Our T-lineage tracing experiments demonstrate that most of the atria arise from late OB-EB stages primitive streak. Our results further revealed that a subset of the atrial progenitors is gradually incorporated into posterior regions of the FHF to establish the inflow of the initial heart tube. This is consistent with the notion that the FHF contributes to part of the atria [21,22]. The earliest PS cells contribute to the most anterior regions of the FHF which are fated to give rise mostly to the left ventricle and atrioventricular canal in addition to the epicardium in the heart while a rare contribution to the dorsal aspect of the right atria is noted . Thus, we propose that in the proximal regions of the primitive streak, progenitors contributing to the atrioventricular canal and left ventricle are the first to emigrate followed rapidly by the atrial progenitors and a subset of these will contribute to posterior regions of the FHF (Fig 11C).
Lineage relationships between cardiac progenitors
The Foxa2 lineage tracing demonstrates the existence of a common lineage between the right ventricle and the outflow. This suggests a population of cells resides within the PS, the progeny of which contributes successively to the right ventricle and outflow tract progenitor pools while self-renewing (see model in Fig 11A–11C). This is similar to a previous study that found the progeny of individually labelled primitive streak cells contributed to the notochord and somites while also leaving descendants in the primitive steak . Live imaging experiments will provide a more direct indication of the existence of asymmetric cell divisions mediating this process within the primitive streak.
While the right ventricle and outflow tract progenitors were identified in the anterior/distal primitive streak, atrial progenitors were located in the proximal primitive streak. This spatial segregation suggests that atrial progenitors are likely to constitute a pool of progenitors independent from right ventricle and outflow cardiac progenitors because of their physical separation. This is consistent with the initial clonal analysis from Meilhac and colleagues , which concluded that atrial cells became clonally distinct before the presumptive right ventricle and outflow tract . Subsequent clonal experiments tracing Mesp1-positive progenitors [6,7] also resulted in small clones spanning both the right ventricle and outflow tract compartments, while independent clones were found in the atria [6,7] in addition to left ventricle–atrium clones . Thus, atrial progenitors are likely to constitute a pool of progenitors in the primitive streak distinct from a common progenitor for the right ventricle and outflow tract (see the model in Fig 11C).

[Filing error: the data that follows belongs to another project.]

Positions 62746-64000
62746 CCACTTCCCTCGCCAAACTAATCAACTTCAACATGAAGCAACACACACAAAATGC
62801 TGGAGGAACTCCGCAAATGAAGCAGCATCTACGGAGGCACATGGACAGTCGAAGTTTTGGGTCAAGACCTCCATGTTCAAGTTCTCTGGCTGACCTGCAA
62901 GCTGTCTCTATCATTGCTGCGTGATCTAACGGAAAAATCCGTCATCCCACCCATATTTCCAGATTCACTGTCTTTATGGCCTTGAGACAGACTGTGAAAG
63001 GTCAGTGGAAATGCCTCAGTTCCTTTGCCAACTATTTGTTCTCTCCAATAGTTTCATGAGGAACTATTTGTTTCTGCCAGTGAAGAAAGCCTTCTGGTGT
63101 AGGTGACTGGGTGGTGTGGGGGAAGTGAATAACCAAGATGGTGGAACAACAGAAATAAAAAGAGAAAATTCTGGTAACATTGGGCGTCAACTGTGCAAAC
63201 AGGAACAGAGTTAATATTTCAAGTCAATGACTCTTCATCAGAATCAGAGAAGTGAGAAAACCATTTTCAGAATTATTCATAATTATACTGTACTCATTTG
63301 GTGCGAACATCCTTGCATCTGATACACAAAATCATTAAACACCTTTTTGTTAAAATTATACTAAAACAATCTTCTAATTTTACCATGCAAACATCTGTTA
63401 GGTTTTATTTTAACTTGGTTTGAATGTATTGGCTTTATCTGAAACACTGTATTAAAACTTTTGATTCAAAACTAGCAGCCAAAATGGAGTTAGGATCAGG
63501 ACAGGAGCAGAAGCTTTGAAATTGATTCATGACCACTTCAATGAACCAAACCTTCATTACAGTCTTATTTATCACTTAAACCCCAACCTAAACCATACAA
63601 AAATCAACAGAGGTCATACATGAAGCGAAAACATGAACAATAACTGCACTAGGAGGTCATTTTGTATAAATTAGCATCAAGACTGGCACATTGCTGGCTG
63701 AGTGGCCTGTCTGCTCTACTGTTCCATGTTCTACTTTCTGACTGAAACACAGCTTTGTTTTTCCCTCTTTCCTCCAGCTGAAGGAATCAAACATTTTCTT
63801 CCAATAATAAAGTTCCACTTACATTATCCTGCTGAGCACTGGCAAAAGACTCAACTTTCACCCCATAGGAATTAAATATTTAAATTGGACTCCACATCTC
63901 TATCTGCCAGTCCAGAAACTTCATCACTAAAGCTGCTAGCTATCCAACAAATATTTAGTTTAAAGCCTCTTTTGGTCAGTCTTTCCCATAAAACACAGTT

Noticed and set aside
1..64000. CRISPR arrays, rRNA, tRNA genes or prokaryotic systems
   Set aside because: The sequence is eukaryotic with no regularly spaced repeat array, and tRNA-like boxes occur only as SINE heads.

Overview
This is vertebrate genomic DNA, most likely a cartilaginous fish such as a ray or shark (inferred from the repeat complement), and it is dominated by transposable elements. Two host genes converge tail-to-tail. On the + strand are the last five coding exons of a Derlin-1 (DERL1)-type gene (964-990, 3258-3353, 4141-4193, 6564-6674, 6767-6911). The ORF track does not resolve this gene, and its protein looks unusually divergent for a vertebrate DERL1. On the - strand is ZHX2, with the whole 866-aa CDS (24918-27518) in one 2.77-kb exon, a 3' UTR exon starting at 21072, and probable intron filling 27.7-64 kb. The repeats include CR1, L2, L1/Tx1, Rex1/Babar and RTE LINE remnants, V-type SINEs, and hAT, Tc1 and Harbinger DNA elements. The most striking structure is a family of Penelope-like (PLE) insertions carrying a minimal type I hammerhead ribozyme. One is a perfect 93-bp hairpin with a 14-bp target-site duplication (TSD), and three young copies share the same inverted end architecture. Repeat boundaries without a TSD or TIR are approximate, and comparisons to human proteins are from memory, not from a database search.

Meilhac and colleagues also observed 2 classes of larger clones extending across multiple compartments. This demonstrated the existence of 2 cardiac lineages in the embryo corresponding to the 2 heart fields [1,2]. Our analysis and others [6,7,25] suggest that the segregation of 2 cardiac lineages could only occur before the onset of gastrulation, for example, at the epiblast stage. A further subdivision into progenitors with more restricted cardiac lineages then arises when epiblast cells ingress through the primitive streak during gastrulation. This is reflected by the existence of progenitor subpopulations within the FHF and SHF corresponding to the prospective left and right ventricle, outflow tract, and atria.
A combination of intrinsic factors and inductive events specify and pattern the cardiac progenitors
Depending on the initial timing and site of ingression through the primitive streak, cardiac progenitors might adopt distinct migratory routes that expose them to different signalling environments and influencing their cardiac fate. BMPs and Fgfs secreted by the anterior endoderm [72–75], retinoic acid expressed in the posterior lateral plate mesoderm [14,15], and signals expressed in the anterior intestinal portal (AIP) at later stages  all contribute to the patterning of the cardiac progenitors. A Hedgehog-Fgf signalling axis has also been proposed to pattern the anterior mesoderm to allocate the head and heart during mesodermal migration . Our analysis shows that the primitive streak cells that contribute to either the ventricles or the poles of the heart are molecularly distinct prior to migration. For example, changes in the transcriptional profile of primitive streak cells, including the down-regulation of Foxa2 expression, accompany the transition from contributing to the right ventricle to supplying the outflow tract. This mode of cellular diversification is reminiscent of temporal programmes in other tissues, such as neural progenitors , where sequential expression of distinct sets of transcription factors in progenitors defines the later differentiated cell types. These findings raise the possibility that cardiac progenitors are specified via a combination of both initial conditions set in the primitive streak and inductive events happening during migration [13,46] or once cells have reached their final location in the embryo.